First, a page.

Skip to main content

Explore the Journal of Critical Limb Ischemia (JCLI), a quarterly international peer-reviewed journal and online clinical resource for those treating chronic limb threatening ischemia.

Recently Published

At the 2024 SIR Meeting in Salt Lake City, Utah, interventional radiologist Mark Lessne, MD, from Vascular & Interventional Specialists, Charlotte Radiology in Charlotte, North Carolina, presented several sessions, including “Beyond Paclitaxel: A Review of Non-Paclitaxel-Based Antiproliferative Therapies for PAD Management.” We spoke with Dr. Lessne about his presentation and the future of PAD management.

At the 2024 SIR Meeting in Salt Lake City, Utah, Waseem Wahood, MD, MS, from HCA Florida Aventura Hospital, Aventura, Florida, presented results from a study that analyzed 30-day perioperative outcomes from the National Surgical Quality Improvement Project (NSQIP) in patients who received intervention for chronic limb-threatening ischemia (CLTI). We spoke with Dr. Wahood about his study and what the results could mean for patients with CLTI.


Watch as Dr. Thomas Zeller reviews his presentation on the treatment of symptomatic femoropopliteal disease with drug-coated balloons vs bare-metal stents, which he gave at the Amputation Prevention Symposium in August 2023. 


Watch as Barry Katzen, MD, provides an update on what's new with the CLI Global Society and the Journal of Critical Limb Ischemia.


Dr Pliagas discusses his retrospective study, recently published in JCLI, in which he and his co-investigators sought to demonstrate safety and performance of the Terumo Glidesheath Slender for tibiopedal access. Initially, tibiopedal access was considered a very experimental technique, but over the past few years, Dr Pliagas and his colleagues have learned to routinely gain access to vessels from below, using this technique.


Drs Driver and Neville discuss the crucial component of podiatry in the multidisciplinary treatment of CLTI.

Current Issue


Phantom limb pain (PLP) encapsulates the complex spectrum of pain, both physical and psychological. It serves as a reminder of how deeply interconnected our minds and bodies are and how the presence of pain can persist even in the absence of a physical cause. Understanding and treating PLP requires a holistic approach that considers the intricate interplay between the brain, body, and mind. This integrated perspective helps provide more comprehensive and effective relief for those experiencing this challenging condition.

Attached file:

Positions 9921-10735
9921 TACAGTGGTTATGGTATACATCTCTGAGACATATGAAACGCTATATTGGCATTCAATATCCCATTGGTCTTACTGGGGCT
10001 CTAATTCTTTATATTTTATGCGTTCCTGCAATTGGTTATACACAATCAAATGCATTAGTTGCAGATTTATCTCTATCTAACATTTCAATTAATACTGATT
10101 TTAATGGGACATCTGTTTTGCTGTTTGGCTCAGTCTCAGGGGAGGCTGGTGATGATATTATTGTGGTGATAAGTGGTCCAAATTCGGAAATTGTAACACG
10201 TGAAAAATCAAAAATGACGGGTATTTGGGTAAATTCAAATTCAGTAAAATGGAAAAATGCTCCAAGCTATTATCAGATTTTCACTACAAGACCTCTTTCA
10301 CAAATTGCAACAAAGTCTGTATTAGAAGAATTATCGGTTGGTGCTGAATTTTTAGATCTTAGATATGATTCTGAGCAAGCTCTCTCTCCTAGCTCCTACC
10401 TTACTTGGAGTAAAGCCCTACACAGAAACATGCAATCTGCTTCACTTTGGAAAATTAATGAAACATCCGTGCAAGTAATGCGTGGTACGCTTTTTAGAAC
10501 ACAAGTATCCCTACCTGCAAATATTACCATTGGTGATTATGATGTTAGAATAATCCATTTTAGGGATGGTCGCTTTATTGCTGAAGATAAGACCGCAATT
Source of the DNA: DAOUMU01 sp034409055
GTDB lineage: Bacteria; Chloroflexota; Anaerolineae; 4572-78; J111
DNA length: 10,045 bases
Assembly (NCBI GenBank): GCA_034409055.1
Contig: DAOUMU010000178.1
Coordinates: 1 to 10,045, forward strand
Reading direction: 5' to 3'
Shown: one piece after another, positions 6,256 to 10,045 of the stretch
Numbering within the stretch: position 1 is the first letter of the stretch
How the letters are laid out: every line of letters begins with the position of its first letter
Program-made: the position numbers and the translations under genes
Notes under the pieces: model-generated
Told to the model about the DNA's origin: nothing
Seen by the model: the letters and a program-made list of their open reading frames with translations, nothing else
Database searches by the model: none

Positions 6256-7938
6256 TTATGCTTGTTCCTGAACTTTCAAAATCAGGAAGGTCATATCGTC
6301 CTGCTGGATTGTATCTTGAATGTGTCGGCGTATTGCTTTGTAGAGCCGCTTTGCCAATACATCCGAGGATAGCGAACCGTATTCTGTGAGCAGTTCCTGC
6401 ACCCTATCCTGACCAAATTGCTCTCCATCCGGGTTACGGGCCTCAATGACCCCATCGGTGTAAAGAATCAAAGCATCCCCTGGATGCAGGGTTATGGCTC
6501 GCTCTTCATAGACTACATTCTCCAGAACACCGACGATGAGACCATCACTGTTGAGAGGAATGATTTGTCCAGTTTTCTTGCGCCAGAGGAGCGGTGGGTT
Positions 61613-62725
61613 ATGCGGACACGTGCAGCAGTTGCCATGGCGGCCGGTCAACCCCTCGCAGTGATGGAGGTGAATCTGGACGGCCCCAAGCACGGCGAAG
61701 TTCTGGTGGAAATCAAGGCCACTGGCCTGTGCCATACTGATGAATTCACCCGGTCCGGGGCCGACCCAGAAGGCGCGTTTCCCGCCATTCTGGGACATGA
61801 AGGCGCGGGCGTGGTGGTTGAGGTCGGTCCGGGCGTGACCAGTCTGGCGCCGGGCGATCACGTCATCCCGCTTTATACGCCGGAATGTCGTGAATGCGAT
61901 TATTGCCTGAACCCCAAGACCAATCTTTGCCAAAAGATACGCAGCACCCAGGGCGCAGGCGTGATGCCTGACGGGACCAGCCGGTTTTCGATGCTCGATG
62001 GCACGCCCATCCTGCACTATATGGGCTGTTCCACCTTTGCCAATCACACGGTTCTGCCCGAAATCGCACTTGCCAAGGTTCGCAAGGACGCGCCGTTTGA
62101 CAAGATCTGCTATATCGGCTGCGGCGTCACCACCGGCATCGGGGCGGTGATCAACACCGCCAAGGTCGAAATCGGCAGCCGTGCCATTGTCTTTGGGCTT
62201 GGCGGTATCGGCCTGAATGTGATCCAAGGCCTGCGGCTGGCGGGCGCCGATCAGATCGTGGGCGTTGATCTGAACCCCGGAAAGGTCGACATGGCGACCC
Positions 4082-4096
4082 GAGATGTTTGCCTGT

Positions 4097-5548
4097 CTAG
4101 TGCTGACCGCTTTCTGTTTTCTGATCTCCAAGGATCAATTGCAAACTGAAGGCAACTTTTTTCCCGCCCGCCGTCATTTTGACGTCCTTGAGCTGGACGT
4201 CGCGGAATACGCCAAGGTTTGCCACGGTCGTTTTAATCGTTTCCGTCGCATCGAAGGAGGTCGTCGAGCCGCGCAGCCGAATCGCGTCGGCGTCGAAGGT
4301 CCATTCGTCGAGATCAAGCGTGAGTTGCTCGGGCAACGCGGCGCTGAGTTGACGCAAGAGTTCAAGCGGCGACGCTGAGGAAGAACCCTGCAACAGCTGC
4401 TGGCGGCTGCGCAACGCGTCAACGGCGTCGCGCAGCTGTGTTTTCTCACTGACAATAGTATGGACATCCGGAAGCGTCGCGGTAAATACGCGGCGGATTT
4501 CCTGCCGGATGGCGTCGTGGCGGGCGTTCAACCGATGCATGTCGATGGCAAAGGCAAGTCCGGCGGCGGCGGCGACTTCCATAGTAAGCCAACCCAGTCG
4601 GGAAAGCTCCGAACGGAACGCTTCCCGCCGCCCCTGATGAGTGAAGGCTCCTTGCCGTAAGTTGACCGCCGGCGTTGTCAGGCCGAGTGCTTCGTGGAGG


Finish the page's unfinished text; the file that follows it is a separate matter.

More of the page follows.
Original Contribution

Phantom limb pain (PLP) is a common complication after major lower extremity amputations (MLEA), occurring in approximately 85% of patients. PLP significantly affects amputees’ mobility, ability to perform tasks of daily living, and overall quality of life (QoL). Previous studies have discussed surgical treatments for PLP that can improve ambulation and mobility after MLEA. The authors describe 3 patients who underwent peripheral nerve repair PNR to alleviate PLP and reported decreased pain and improved QoL.

Original Contribution

Despite a recent increase in research efforts regarding disparities in peripheral arterial disease/critical limb-threatening ischemia (PAD/CLTI), few studies have focused on minority and women participation in late-breaking clinical investigations exploring various treatments for PAD/CLTI. The authors seek to explore the representation of minority groups and women in clinical studies evaluating the usage of drug-coated balloons for treatment in PAD/CLTI.


Intravascular lithotripsy (IVL) has emerged as a vessel preparation device for heavily calcified arteries during endovascular therapies.8 IVL utilizes multiple emitters mounted on a traditional angioplasty balloon catheter to deliver pulsatile acoustic pressure energy. This approach facilitates the fracture of superficial and deep calcium without compromising local soft tissues and minimizes the risk of emboli liberation.9 In this manuscript, the authors provide a comprehensive review of the role of IVL as an adjunct to endovascular revascularization in the treatment of PAD.

Original Contribution

Presence of calcification is a significant risk factor for treatment resistance during endovascular therapy, limiting vessel expansion and increasing rates of complication. The goal of this study is to assess the safety and efficacy of intravascular lithotripsy in the treatment of calcified peripheral arterial lesions in patients with claudication. 

Original Contribution

The pattern of surgical bypass has affected practice in the context of a multidisciplinary limb preservation program. As bypass may be required for limb preservation, such a practice would involve more frequent bypass and increased complexity of bypass performed due to the lack of an autogenous conduit and suitable target artery (“desert foot”), and patients with prior failed endovascular interventions. We investigated this change in the pattern of bypass performed in the context of our limb preservation program. 

Stay in the know

JCLI Newsletter